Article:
"When I visit [U.S. veterans hospital] Walter Reed, or when I send letters to families whose loved ones didn't come home, I'm reminded that there is a cost," Obama said, adding: "Sometimes we bear that cost, but we think it through. We don't play politics with it. When we have in the past, when we haven't thought it through and it gets wrapped up in politics, we make mistakes."

In an apparent gesture toward American officials who have urged the president to attack Iran, Obama said: "Typically, it's not the folks who are popping off who pay the price - it's the men and women in uniform who pay the price.

"Historically, we have always cooperated with Israel with respect to the defense of Israel ... and that broad statement is confirmed with what we've done with the last three years, things like Iron Dome that prevents missiles from being rained down on Israel ... and we're going to continue this unprecedented security commitment," Obama added.

When asked whether he thought nuclear talks with Iran - which are reportedly scheduled to be renewed soon - would last as long as they did, Obama said that "there is no doubt that over the last three years, when Iran has engaged in negotiation, there has been hemming and hawing and stalling the issue in a way that the international community concluded was not serious."

Asked whether the upcoming talks represent a "last chance" for diplomacy with Iran, Obama said the world's expectations, "given the consequences of inaction for them, the severe sanctions, the huge toll that it's taking on their economy, [the indication] was that Iran's representatives to the talks ... were serious."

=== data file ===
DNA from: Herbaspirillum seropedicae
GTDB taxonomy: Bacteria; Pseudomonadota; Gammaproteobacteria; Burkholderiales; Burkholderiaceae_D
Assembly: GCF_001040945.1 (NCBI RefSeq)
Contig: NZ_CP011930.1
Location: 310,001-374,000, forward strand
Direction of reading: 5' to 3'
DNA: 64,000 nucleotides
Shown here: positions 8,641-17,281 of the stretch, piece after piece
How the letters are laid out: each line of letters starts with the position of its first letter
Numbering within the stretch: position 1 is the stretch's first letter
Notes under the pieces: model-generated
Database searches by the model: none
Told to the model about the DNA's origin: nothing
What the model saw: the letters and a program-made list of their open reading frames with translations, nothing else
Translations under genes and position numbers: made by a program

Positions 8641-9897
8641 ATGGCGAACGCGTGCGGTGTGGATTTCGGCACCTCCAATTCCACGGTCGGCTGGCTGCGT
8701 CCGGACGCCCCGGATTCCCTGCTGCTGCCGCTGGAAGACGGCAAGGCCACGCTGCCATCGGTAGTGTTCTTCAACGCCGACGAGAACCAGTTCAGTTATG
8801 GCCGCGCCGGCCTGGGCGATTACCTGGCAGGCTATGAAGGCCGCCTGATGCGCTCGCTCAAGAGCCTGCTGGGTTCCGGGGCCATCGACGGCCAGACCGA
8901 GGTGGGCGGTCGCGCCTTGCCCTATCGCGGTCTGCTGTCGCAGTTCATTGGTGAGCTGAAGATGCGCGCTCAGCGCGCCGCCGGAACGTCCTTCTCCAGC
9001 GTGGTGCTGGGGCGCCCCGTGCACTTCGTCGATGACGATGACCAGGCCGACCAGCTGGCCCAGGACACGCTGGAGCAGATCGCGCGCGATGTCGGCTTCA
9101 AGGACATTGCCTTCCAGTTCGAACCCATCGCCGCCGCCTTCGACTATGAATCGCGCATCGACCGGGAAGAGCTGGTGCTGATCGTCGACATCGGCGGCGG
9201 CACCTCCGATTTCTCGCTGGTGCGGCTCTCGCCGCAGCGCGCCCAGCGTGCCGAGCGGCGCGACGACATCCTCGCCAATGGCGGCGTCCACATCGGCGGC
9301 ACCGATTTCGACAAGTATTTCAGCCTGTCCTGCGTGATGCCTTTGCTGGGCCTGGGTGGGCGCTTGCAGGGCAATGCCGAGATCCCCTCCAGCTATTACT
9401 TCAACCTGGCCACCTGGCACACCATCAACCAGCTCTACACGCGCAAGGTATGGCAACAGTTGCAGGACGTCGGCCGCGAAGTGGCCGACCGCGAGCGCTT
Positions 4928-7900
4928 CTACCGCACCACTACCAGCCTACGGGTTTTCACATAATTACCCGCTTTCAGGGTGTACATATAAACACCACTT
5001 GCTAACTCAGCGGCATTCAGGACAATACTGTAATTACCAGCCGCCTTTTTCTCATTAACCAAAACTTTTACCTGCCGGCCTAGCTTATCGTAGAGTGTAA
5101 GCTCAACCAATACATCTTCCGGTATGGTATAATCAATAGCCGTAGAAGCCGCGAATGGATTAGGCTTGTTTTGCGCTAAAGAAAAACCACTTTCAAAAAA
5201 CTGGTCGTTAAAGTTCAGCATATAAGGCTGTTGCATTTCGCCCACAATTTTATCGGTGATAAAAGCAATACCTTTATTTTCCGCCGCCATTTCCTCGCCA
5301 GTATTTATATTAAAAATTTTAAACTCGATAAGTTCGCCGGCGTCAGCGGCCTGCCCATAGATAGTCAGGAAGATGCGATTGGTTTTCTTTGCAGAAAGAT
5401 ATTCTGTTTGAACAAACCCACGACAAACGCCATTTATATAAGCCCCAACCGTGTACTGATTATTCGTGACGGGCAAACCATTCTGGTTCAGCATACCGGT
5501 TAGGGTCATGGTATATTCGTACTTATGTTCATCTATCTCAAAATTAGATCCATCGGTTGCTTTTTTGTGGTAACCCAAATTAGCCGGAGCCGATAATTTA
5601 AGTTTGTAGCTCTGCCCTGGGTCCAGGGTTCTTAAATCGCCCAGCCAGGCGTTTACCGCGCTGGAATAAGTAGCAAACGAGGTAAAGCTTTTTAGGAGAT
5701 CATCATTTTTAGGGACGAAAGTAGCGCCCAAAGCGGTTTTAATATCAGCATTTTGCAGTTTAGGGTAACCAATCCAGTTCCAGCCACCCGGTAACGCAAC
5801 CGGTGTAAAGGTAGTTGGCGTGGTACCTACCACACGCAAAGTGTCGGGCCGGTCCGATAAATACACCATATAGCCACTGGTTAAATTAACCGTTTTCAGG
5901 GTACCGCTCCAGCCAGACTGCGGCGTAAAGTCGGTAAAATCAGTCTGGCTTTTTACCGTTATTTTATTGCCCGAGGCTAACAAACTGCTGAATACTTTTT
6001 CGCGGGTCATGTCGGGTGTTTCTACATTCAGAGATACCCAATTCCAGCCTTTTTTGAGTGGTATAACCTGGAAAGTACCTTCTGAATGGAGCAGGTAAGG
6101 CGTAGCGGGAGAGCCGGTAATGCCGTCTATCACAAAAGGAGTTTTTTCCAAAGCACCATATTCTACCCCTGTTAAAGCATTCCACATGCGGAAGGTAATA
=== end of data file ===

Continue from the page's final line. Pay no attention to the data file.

"They understand that the world community means business. To resolve the issue Iran will have to come to the table" and prove that "the intentions of their nuclear program is peaceful," Obama added.

Obama and the Republican presidential hopefuls clashed yesterday over how to address Iran's nuclear program. The Republican contenders accused Obama of weakness, while Obama blasted back that presidents do not launch wars lightly.

Obama spoke after Republicans Mitt Romney, Rick Santorum and Newt Gingrich each presented themselves as hawkish alternatives to the president, unafraid of the consequences of military conflict. The candidates paused while competing for votes in the high-stakes Super Tuesday primary elections to join the speakers' lineup at a conference of America's leading pro-Israel lobby. Santorum appeared in person, while Romney and Gingrich spoke via satellite. All spoke of the need for even tougher sanctions or military action against Iran.